Choosing—or rather, finding—our own subject, one that is personally, deeply significant, then, is the first step of the process. Other include learning to work, developing our own authentic voices, and deciding what form our work will take, when our work is finished, and under what conditions we’ll share it.

-Louise DeSalvo, Writing as a Way of Healing

Fullness Series thus far:

[focus: how to begin writing as a point of healing]

  • [link] introduction to this series
  • [link] work is not what you get paid for
  • [link] tipping points, writing & the work of {you}
  • [link] the healing power of your story
  • [link] containers of time, color & space

Investing time for daily writing and self-directed studies to notice and to name, to explore and to learn — to abide and listen in-Spirit — yields an indescribable contentment.

But first, well, it might be exasperating.

We become so accustomed to disguise ourselves to others that at last we are disguised to ourselves. -Francois de La Rochefoucauld, Reflections; or Sentences and Moral Maxims

Exasperating because we are known — and often only know ourselves — in disguise with the adornments of shoulds. This is why we resist; it is why we minimize the need for “white space” — solitude, rest and reflection.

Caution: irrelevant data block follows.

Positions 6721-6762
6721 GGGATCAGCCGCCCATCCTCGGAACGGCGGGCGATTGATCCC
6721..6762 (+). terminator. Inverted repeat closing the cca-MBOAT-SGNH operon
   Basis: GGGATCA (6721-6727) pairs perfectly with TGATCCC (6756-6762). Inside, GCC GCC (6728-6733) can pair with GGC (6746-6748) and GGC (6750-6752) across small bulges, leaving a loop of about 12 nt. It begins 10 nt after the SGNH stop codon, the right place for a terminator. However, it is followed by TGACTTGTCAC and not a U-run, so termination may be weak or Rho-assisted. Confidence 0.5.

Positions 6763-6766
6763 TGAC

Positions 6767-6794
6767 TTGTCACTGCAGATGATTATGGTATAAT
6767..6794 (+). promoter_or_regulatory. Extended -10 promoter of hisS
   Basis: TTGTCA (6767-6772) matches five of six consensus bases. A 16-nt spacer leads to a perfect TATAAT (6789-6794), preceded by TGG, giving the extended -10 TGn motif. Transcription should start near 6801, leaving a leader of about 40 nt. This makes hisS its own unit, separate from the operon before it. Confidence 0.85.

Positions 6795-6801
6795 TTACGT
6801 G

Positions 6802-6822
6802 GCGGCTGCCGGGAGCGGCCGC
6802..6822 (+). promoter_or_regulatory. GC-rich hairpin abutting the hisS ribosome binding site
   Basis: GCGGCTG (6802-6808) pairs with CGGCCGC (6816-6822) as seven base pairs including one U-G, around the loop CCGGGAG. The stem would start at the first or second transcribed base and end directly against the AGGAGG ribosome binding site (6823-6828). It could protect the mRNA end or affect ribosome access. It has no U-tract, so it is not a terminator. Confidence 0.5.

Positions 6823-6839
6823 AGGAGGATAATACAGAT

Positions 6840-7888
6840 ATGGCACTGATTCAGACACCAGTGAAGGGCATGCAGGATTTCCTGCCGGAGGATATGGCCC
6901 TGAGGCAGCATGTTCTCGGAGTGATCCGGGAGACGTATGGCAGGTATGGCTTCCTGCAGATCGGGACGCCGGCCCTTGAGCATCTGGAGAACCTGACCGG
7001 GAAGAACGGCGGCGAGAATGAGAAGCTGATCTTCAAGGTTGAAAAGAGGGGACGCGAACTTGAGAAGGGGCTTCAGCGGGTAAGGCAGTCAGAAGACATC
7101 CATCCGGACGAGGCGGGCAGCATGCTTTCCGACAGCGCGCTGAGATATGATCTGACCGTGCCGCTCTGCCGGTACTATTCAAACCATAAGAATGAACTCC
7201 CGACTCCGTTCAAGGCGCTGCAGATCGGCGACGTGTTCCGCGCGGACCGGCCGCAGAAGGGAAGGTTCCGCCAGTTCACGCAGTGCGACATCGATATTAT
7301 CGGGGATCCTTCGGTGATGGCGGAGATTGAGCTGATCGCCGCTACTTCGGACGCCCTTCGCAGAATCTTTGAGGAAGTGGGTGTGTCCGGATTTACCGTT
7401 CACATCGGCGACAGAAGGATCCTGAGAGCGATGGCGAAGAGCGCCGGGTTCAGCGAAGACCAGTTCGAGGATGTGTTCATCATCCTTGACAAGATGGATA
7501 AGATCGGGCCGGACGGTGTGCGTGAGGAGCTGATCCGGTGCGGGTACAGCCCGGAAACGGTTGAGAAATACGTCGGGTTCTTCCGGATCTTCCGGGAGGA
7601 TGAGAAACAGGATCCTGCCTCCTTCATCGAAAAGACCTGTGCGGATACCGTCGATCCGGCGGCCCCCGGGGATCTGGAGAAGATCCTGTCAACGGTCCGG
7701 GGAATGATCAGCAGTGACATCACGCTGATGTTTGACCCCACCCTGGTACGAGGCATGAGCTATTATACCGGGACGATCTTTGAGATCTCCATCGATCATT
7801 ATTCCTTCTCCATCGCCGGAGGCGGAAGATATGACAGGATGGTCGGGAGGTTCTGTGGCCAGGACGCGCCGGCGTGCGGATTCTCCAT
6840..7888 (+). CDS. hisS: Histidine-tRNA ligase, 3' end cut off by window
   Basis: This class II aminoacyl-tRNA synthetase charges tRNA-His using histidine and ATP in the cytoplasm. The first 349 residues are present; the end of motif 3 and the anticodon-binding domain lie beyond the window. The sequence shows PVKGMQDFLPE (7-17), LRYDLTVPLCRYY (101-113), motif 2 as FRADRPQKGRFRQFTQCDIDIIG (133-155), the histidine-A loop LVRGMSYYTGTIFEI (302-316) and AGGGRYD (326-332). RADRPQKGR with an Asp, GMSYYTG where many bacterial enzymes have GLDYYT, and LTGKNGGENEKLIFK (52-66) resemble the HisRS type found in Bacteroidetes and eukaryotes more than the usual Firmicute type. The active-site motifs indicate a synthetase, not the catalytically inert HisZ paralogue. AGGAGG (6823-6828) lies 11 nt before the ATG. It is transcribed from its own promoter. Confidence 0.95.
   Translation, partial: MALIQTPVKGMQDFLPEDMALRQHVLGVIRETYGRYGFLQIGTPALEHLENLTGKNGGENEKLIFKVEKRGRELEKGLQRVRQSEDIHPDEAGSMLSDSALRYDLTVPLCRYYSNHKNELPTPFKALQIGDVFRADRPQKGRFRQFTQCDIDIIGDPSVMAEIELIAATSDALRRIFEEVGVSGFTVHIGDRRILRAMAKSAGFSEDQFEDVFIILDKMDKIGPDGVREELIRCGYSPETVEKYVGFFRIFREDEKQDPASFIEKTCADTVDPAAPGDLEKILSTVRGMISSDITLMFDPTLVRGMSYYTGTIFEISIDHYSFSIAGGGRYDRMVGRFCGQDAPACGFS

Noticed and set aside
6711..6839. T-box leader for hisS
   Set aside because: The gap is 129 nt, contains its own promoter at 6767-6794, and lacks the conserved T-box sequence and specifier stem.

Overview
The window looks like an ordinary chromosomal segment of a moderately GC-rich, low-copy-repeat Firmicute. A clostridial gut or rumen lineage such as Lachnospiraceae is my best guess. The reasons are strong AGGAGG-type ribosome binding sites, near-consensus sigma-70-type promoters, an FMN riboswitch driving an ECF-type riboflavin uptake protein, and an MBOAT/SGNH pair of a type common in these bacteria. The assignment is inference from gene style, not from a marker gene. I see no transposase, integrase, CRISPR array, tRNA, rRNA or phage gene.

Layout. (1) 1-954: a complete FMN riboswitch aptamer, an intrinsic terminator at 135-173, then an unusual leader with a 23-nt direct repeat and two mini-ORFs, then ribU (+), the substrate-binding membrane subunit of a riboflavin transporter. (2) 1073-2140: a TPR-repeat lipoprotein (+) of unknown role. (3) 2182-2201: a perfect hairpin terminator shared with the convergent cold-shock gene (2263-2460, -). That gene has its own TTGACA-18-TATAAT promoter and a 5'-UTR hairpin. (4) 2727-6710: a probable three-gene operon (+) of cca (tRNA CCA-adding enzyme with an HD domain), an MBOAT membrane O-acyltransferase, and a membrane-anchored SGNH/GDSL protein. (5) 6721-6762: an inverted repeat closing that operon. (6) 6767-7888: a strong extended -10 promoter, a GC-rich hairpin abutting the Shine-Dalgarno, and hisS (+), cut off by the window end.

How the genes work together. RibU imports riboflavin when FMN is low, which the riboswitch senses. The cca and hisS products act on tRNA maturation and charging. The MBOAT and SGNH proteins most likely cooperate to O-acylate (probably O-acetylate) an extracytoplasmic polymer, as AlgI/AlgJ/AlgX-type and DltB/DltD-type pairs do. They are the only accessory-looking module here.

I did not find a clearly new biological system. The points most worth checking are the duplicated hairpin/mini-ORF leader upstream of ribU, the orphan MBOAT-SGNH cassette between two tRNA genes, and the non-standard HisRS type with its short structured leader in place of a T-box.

[fullness] containers of time, color & space

So one of the things about art is, it offers a safe place for you to have quite extreme and rather dangerous feelings. And the reason you can do that is because you know you can switch it off. So art has a kind of role there as a simulator. -Brian Eno

My journal-planners filled with collage, found words and notations are my art; safe containers for random thoughts, daring feelings and other discombobulations. My ICAD collection for this summer is also a safe place. Continue reading

[fullness] tipping points, writing & the work of {you}

its my turn - gluebookWilling to go to bat for others, we must become willing to go to bat for ourselves. -Julia Cameron, Finding Water

Each of us has a tipping point at which we determine that just because we can doesn’t mean we should with regard to “doing it all” … A point at which we know it is time for a significant life change — to advocate for ourselves.